A few years ago, I noticed that Starbucks shops were often full of Muslims. I have noticed that there are much fewer in those places now. One reason might have been less to do with the boycott of supposedly pro-Israel companies as to do with a boycott of American companies during the Afghan and Iraq wars. However, it is widely perceived as a “Zionist” company and rumours have spread, for example, that a whole week’s revenue had been donated to the Israeli government, something that would not be tolerated by a public company’s shareholders (often pension funds and the like). The activities of the company are often confused with the private activities of its chief executive, who actually takes a tiny fraction of the group’s revenue (even if it’s a substantial salary).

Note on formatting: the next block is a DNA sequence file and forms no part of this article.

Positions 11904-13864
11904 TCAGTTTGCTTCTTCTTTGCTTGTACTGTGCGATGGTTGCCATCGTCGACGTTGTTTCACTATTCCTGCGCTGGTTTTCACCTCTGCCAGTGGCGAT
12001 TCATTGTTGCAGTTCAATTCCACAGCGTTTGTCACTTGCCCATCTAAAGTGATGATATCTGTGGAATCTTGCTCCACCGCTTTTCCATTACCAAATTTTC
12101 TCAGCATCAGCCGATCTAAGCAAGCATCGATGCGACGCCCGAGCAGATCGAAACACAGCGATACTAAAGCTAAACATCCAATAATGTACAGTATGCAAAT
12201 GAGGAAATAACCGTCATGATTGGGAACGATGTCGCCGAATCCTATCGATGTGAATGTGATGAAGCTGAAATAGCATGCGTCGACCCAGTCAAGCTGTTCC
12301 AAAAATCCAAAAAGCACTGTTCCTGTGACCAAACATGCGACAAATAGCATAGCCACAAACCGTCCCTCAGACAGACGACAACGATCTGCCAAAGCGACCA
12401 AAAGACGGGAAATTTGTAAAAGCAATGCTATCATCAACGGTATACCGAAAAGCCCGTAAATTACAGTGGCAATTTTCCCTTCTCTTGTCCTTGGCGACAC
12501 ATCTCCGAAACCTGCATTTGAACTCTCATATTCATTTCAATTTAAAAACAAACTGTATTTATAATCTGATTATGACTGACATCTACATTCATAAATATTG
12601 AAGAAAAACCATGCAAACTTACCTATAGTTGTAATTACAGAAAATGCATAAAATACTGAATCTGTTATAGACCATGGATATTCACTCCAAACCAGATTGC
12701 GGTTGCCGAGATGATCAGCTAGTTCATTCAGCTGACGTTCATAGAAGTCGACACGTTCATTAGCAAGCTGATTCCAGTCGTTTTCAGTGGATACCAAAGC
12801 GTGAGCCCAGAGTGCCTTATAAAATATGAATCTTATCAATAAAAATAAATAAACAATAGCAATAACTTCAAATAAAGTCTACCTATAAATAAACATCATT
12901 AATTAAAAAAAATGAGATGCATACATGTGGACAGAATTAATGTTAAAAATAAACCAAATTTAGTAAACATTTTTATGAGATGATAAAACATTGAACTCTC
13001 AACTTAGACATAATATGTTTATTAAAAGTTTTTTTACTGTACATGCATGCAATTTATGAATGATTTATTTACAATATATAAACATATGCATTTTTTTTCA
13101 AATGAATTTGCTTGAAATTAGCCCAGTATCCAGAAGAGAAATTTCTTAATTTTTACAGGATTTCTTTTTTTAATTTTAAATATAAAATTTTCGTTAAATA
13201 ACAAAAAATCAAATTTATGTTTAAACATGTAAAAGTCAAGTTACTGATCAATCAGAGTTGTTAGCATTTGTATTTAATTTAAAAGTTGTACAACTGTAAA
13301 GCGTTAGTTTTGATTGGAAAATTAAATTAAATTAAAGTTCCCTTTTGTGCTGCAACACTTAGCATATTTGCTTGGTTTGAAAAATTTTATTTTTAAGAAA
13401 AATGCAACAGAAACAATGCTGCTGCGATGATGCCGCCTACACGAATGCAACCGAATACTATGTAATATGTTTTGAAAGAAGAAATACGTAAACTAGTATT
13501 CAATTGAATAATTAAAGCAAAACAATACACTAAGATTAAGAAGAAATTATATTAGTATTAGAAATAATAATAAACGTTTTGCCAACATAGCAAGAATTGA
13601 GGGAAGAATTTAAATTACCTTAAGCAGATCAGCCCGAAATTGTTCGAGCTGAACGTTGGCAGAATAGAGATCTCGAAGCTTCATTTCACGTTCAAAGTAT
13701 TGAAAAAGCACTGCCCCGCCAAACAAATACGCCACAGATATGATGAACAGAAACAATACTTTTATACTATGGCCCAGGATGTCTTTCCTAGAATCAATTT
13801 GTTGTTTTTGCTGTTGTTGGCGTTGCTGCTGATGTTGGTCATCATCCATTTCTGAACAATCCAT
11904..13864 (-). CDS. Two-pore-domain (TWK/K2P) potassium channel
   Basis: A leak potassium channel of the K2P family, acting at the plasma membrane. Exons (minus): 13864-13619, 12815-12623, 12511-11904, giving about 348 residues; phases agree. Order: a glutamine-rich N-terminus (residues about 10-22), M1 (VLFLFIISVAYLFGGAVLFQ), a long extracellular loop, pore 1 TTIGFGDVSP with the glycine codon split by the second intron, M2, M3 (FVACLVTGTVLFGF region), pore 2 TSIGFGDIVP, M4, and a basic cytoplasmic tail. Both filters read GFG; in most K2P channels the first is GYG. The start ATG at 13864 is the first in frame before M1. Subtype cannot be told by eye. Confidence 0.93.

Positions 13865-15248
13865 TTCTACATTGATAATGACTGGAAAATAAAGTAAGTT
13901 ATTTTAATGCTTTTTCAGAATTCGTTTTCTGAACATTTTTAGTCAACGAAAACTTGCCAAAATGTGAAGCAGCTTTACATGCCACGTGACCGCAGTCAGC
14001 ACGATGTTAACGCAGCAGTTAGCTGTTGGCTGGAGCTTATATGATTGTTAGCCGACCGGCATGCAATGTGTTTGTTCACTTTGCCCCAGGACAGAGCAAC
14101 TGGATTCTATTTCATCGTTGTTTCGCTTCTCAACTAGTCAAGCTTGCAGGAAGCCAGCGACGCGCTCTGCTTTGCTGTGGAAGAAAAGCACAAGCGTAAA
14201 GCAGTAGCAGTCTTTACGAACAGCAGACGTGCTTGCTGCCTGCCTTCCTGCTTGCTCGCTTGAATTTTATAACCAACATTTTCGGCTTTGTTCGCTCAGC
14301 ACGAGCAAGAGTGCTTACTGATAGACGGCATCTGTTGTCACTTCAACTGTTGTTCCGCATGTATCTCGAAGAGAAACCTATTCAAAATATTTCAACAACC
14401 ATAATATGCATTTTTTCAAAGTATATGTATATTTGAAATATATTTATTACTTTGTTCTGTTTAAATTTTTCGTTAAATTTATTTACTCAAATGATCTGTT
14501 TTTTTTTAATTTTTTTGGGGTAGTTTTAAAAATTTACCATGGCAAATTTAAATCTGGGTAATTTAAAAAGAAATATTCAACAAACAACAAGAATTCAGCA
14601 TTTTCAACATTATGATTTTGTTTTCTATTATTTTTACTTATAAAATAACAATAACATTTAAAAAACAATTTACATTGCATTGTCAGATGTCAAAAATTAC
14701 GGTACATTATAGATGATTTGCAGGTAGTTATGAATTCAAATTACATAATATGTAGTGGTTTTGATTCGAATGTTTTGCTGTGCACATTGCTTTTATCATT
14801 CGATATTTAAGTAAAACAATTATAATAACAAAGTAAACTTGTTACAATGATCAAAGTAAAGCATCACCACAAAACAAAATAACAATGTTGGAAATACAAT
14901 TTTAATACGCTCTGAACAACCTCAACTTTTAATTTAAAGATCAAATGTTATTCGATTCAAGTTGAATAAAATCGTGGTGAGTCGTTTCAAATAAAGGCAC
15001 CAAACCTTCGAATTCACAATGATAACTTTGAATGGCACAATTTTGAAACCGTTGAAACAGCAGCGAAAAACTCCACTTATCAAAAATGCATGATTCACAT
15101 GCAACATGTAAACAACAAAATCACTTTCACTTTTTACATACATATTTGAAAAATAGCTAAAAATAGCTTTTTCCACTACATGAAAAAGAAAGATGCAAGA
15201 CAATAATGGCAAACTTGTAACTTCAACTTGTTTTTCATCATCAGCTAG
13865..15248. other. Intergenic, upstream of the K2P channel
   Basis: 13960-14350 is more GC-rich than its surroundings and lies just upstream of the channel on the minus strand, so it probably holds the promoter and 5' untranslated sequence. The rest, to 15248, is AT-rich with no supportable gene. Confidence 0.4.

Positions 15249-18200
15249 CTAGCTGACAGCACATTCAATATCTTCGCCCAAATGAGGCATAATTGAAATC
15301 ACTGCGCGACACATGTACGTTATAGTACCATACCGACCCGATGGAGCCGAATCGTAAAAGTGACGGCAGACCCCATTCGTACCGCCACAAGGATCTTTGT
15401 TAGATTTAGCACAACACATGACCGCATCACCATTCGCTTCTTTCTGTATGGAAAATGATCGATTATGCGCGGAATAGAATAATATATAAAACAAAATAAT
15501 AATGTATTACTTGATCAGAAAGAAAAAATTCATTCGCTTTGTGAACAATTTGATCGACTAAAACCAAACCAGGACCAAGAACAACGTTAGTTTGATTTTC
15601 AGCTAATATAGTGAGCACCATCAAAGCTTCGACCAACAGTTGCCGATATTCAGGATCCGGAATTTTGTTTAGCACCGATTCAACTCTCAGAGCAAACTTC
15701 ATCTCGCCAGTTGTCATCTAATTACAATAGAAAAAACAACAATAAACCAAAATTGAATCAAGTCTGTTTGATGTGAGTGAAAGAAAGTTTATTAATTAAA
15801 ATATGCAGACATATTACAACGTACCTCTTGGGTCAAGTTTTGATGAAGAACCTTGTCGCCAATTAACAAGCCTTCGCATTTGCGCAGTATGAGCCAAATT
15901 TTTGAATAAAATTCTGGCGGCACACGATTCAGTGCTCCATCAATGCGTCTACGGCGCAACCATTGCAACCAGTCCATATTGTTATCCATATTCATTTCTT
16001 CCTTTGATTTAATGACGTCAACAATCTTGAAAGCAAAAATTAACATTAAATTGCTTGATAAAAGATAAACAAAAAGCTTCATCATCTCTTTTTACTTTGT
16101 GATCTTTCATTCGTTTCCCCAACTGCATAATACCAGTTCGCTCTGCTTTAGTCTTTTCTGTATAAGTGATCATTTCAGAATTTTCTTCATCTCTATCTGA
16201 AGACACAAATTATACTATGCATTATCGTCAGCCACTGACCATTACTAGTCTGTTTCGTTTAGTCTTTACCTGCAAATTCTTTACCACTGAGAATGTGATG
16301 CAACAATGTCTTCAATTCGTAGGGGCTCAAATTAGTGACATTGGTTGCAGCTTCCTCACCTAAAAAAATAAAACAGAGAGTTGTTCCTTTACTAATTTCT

Similar rumours used to go round regarding Marks & Spencer, alleging among other things that they donated some proportion of their Saturday takings to Israel (or even the Israeli army, in one version) as some kind of expiation for trading on the Sabbath. Given that Saturday is the biggest day for any high street retailer, it would mean a very large chunk of their revenue being given away to a cause which would bring a lot of bad PR, and not just among Muslims. That would not sit easily among the shareholders either, yet it turns up in the Jewish Chronicle as if that was some secret document that only Jews read.